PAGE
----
“At night we sent a pathfinder bomber that caries radar, locates the target, and drops a white flare under a parachute and in the light of the white flare, a Mosquito bomber swoops down and it drops a red and green cascading flare at point zero. One at a time a British bomber comes in at a different altitude and a different direction and drops its bombs on the green and white cascading flare. And all night long, bombers are coming in from different altitudes and different directions dropping on that flare. We were in a prison camp and we are maybe 15 miles from the Nuremburg train marshalling yards and the air raid sirens go off. We go running outside to see a red and green cascading flare come down on the Nuremburg yards. We watched all night long as the British bombers did just that. We saw the searchlights going after them. We saw a German night fighter shoot down one of the British bombers. All night long and all morning long, bombs continued to go off because they dropped a lot of time delayed fuse bombs that kept the work crews from cleaning up. I believe that because of what we did, the 9th Air Force did, and what the British did, we defeated Germany because they couldn’t move anything. You can’t supply troops if you can’t move anything.”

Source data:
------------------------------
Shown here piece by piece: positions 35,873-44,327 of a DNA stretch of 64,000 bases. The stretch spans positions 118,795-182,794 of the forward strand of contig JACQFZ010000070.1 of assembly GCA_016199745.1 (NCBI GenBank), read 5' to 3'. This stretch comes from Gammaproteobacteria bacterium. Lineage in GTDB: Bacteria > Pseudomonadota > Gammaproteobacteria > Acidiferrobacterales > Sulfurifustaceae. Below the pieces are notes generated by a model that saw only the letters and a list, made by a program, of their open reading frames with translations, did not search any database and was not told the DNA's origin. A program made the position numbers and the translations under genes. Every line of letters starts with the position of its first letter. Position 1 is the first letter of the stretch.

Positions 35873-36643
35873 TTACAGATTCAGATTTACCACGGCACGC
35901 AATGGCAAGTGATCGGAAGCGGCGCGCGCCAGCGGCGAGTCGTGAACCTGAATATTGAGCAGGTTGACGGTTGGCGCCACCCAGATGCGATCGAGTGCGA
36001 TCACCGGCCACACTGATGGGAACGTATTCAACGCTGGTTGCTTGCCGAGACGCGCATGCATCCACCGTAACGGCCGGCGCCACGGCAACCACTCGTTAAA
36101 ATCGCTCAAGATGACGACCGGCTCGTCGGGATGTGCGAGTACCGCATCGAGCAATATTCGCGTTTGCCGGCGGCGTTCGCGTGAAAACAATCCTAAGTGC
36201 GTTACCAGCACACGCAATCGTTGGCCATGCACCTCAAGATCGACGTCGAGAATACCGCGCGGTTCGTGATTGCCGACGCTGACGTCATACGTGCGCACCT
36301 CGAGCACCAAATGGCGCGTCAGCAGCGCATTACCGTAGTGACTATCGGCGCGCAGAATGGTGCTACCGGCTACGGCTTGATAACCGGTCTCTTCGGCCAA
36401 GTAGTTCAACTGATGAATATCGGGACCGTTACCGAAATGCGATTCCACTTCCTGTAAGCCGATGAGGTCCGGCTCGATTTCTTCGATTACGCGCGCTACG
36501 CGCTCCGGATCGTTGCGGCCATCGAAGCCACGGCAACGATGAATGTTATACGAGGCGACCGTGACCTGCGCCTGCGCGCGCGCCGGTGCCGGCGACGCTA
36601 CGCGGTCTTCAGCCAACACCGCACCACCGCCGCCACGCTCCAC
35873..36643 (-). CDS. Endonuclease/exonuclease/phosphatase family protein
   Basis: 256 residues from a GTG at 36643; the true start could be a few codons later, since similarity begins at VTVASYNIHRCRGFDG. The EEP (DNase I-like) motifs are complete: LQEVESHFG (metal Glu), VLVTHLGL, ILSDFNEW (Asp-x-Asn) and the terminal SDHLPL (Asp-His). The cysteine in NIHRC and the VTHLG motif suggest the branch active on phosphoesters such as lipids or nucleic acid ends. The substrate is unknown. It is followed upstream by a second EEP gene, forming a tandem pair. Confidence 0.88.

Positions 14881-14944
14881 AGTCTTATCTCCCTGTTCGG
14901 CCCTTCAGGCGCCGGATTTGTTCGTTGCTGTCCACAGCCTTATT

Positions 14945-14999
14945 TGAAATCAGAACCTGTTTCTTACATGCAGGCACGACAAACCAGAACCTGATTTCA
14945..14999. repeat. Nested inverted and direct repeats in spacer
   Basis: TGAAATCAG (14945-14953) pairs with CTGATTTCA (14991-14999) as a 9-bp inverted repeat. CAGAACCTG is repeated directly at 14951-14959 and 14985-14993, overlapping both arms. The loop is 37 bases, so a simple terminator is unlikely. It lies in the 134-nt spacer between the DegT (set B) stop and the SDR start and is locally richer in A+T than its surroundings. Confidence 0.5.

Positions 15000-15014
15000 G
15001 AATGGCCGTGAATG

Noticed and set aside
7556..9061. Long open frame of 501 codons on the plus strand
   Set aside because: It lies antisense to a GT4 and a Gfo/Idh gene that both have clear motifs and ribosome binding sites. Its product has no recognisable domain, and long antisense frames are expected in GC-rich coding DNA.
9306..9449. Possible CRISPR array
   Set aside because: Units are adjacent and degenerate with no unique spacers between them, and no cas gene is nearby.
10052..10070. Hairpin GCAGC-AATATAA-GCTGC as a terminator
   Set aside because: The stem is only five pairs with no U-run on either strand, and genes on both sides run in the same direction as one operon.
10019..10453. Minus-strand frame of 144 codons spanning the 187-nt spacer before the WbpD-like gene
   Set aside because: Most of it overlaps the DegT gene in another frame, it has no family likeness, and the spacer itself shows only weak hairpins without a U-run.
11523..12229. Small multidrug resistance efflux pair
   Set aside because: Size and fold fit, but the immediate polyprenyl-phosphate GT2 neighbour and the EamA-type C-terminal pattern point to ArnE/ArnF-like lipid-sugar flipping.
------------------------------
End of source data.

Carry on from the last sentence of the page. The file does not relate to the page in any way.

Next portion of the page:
“I experienced what it was like to be on the receiving end of a strafing run because when I was at the prison camp they put us on a forced march from Nuremburg to Moosburg, Bavaria. I was in the group that was just crossing a rail line right near a little lumber yard. There was a train alongside the lumberyard. Somebody looked up and said, ‘Oh look, a Focke-Wulf!’ I looked up and said, ‘Focke-Wulf – oh, hell, they’re P-47s!’ Just about that time, here they came and we ran for shelter. We got under some piled logs and I heard those bullets hit the ground. Each bullet sounds like a sledge hammer hitting the earth. 700 per minute out of each gun and there are eight guns on a P-47! They shredded the locomotive and killed two of the POW’s. We figured out a way to write POW in an open area with an arrow the way we were going so they could know we were prisoners of war.” “I was in a prison camp for about two and a half months. When we were liberated I wound up in Paris a couple of days before the war ended. Of course Paris knew that it was ending and unfortunately for me, here I am unattached, 20 years old, and you can imagine what Paris was like. I was feeling sick so they sent me to sick call and they diagnosed me with infectious hepatitis and they sent me to a French hospital so I had no time in Paris!”